Idaho Congregate Meals Idaho congregate meals are available at senior centers throughout the state, providing food-insecure seniors with access to regular meals. Seniors can visit these sites to enjoy a hot, nutritious meal with other residents. Each senior center follows a different schedule, so interested Idaho residents should contact their local center to learn when meals are available. Many of these programs also offer delivered meals for homebound seniors who can’t easily visit a congregate setting.
Idaho Emergency Food Assistance Program (TEFAP) 208-375-7382 In coordination with the United States Department of Agriculture, Idaho’s Emergency Food Assistance Program provides food for low-income seniors and others in the state who meet certain annual and monthly income limits. Food is delivered at a local level through Emergency Feeding Organizations at food banks, soup kitchens and pantries. To be eligible for the program, applicants must have an income that is 250% or less than the federal poverty line. Each local agency may have its own documentation requirements.
Idaho Meals on Wheels Idaho Meals on Wheels is a volunteer-supported organization that provides home-delivered meals to seniors throughout the state. Volunteers deliver hot, nutritious meals to homebound seniors Monday through Friday, with additional frozen meals available for the weekend. Homebound seniors ages 60 and older can apply for meals through their local Meals on Wheels organization or Senior Services Agency.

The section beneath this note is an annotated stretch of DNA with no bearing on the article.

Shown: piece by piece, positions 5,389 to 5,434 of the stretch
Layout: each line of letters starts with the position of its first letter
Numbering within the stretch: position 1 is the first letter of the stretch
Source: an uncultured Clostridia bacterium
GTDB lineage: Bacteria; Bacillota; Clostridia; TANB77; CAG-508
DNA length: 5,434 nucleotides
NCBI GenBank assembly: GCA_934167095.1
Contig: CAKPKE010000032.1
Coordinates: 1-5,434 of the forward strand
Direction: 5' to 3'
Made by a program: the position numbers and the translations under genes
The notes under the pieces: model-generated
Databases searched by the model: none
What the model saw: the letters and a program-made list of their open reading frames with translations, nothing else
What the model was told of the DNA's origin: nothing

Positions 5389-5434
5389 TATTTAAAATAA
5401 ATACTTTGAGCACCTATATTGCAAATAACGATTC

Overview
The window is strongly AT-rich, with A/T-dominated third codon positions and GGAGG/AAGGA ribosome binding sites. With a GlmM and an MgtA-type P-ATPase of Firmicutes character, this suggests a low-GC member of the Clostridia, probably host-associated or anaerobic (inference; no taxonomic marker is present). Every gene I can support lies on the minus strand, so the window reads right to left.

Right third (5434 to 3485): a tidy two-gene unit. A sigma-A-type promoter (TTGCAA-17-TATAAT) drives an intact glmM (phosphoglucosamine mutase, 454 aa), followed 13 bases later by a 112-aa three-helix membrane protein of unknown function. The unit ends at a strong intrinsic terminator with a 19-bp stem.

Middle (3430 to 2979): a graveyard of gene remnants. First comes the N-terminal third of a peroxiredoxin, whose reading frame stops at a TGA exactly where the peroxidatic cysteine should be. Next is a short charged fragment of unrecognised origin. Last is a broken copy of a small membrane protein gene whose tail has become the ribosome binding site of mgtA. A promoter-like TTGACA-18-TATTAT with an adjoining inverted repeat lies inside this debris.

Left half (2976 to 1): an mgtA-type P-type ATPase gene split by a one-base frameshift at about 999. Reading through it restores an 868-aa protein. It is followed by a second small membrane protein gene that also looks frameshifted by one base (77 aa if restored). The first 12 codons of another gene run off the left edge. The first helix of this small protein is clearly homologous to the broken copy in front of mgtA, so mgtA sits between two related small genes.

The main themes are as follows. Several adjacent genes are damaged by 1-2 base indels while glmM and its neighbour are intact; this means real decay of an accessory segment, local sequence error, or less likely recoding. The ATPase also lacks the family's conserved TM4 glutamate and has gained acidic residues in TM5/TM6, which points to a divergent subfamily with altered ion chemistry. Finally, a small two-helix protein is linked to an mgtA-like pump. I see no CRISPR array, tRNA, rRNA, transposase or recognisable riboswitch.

Idaho Supplemental Nutrition Assistance Program (SNAP) 877-456-1233 Idaho Supplemental Nutrition Assistance Program helps Idaho seniors and low-income families obtain healthy food. Formerly known as food stamps, this program provides seniors with an electronic benefits transfer card loaded with money from their SNAP account to purchase eligible food items, including bread and cereals, fruits and vegetables, meat, fish and poultry and dairy products. Eligibility for SNAP is based on residency, income and assets. Immediate food assistance is available within 7 days for those who are eligible.


Free Used Medical Equipment

Due to the high cost of purchasing new medical equipment, several organizations in Idaho collect lightly used medical devices such as wheelchairs, ramps and walkers and distribute them to local seniors and residents in need.

Program Name Phone Number Description
Idaho Idaho Assistive Technology Project (IATP) 800-432-8324 IATP facilitates the Idaho AT4ALL Exchange, which allows people to buy and sell used equipment. The program lists some available equipment for free. The organization also loans equipment and has financial loans available to help people finance DME purchases.